cover image Martin and Hannah

Martin and Hannah

Catherine Clement. Prometheus Books, $30 (304pp) ISBN 978-1-57392-906-6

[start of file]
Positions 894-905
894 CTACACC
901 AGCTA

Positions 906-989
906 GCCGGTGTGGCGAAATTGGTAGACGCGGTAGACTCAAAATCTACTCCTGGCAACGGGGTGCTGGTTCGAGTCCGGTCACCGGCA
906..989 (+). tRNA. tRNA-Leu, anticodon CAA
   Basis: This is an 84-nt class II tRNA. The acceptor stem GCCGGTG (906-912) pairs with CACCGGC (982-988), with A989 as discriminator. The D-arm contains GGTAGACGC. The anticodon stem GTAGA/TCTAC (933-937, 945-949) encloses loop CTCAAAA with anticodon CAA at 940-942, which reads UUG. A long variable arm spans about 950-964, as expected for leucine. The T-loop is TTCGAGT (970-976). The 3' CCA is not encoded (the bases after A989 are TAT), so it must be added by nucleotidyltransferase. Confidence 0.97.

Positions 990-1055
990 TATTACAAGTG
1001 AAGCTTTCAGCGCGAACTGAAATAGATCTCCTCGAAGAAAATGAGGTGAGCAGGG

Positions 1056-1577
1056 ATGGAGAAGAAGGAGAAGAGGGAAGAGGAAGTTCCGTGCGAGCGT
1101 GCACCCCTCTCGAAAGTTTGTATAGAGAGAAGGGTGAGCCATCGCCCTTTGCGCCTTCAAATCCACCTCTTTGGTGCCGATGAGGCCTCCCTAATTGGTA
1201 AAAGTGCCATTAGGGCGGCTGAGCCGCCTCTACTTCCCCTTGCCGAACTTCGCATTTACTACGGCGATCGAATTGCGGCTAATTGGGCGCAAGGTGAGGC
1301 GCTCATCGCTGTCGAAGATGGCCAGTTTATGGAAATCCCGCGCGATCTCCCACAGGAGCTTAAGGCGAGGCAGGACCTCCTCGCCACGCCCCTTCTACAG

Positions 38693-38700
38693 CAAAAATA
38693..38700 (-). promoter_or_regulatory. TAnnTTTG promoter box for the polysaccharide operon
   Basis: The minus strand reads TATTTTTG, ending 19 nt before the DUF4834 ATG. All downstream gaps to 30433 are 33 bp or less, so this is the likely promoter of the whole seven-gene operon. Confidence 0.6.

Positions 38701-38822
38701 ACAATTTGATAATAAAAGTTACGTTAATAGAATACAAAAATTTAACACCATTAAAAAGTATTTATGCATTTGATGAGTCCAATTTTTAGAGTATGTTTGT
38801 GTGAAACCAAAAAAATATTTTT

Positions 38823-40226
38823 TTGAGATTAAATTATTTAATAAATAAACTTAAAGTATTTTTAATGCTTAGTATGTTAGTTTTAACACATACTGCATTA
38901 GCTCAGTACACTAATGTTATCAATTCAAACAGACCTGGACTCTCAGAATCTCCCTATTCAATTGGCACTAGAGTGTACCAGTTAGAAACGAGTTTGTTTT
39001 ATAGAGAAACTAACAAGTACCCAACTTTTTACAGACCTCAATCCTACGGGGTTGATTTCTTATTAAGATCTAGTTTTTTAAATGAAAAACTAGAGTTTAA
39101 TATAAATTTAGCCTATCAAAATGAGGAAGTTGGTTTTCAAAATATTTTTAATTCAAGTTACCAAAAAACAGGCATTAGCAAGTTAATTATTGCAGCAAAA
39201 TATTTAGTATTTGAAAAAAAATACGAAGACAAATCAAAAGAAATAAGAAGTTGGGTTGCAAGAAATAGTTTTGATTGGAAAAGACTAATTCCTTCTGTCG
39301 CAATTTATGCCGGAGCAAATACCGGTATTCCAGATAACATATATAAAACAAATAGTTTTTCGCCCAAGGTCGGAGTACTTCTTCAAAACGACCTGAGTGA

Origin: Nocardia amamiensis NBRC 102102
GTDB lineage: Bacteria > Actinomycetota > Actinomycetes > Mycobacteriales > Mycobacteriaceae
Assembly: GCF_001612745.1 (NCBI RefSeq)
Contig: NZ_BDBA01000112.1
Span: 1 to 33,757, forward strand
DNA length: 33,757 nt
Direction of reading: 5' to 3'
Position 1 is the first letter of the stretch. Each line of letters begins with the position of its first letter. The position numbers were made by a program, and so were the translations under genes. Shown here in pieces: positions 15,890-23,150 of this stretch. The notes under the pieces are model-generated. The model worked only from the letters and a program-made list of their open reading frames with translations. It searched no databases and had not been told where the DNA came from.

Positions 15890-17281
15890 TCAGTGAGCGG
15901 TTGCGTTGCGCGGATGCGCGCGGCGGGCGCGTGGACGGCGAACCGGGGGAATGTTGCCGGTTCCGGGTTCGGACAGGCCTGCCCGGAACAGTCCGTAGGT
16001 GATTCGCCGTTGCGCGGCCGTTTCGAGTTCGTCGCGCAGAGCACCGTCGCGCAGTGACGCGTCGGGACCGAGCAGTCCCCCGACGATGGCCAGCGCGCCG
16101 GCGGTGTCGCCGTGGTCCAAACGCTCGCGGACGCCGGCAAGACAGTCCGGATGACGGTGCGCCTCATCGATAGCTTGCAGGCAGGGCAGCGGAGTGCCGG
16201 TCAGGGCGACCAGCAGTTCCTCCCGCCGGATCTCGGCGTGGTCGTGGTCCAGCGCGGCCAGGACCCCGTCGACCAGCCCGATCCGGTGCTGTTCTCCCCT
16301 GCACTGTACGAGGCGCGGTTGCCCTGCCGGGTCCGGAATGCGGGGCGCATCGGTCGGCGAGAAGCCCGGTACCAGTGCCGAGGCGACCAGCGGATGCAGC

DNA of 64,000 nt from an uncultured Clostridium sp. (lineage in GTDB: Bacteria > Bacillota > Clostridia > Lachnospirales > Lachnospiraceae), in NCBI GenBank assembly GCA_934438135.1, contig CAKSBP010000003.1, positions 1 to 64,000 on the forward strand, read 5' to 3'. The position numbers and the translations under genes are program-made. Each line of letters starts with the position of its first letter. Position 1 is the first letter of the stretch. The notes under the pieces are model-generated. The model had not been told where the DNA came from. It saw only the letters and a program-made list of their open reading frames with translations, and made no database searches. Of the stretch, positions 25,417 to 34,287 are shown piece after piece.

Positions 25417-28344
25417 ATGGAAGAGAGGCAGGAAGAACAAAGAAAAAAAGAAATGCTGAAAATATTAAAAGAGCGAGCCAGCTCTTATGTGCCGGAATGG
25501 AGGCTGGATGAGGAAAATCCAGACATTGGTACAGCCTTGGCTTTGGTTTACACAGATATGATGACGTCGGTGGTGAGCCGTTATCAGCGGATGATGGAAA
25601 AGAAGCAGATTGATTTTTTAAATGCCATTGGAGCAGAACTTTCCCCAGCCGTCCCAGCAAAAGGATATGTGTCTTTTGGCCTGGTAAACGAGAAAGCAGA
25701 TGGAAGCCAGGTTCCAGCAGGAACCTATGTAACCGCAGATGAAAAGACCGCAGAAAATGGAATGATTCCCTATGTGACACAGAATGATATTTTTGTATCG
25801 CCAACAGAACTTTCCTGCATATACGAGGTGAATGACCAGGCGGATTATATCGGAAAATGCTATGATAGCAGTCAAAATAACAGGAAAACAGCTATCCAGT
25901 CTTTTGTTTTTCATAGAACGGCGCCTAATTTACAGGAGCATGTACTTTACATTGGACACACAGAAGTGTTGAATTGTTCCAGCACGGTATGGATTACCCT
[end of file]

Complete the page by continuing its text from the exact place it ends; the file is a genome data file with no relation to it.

Cl ment is a French literary journalist familiar with the often abstruse codes used by prominent French intellectuals. She has spent the second phase of her career extending her popularizing talents into fiction. In her latest novel to be translated here, she tackles the adulterous tryst between Hannah Arendt and Martin Heidegger. The novel opens with Hannah visiting the Master for the last time, in 1975, and proceeds to shuffle between the stagy dialogue produced by Hannah and Elfriede, Heidegger's wife, and scenes from Arendt's and Heidegger's past, both as Arendt remembers it and as Martin, shown lapsing into a perhaps senile stupor, dreams it. Hannah thinks that Elfriede was responsible for Heidegger's terrible lapse his embrace of Nazism in the '30s, culminating in the infamous rector's speech at the University of Freiburg in 1933. Elfriede, who was indeed the first Nazi in the family, having taken up with the Party in the '20s, insists that Heidegger made his own choices. Elfriede naturally considers Hannah a disruptive influence, while seeing her own role as successfully creating a stable atmosphere within which Heidegger could think. Cl ment plays with the idea that the contrasting roles of Hannah and Elfriede are reflected, in Being and Time, as the difference between Being and Care. Unfortunately, spritzing Judith Krantz-like romance over Being and Time does not work well, and the interplay between Martin's two aging women veers from stereotypical melodrama (the other woman and the wounded wife) to pop philosophy considerations of Time. In the end, neither Arendt nor Heidegger are served well by this effort. (Mar.)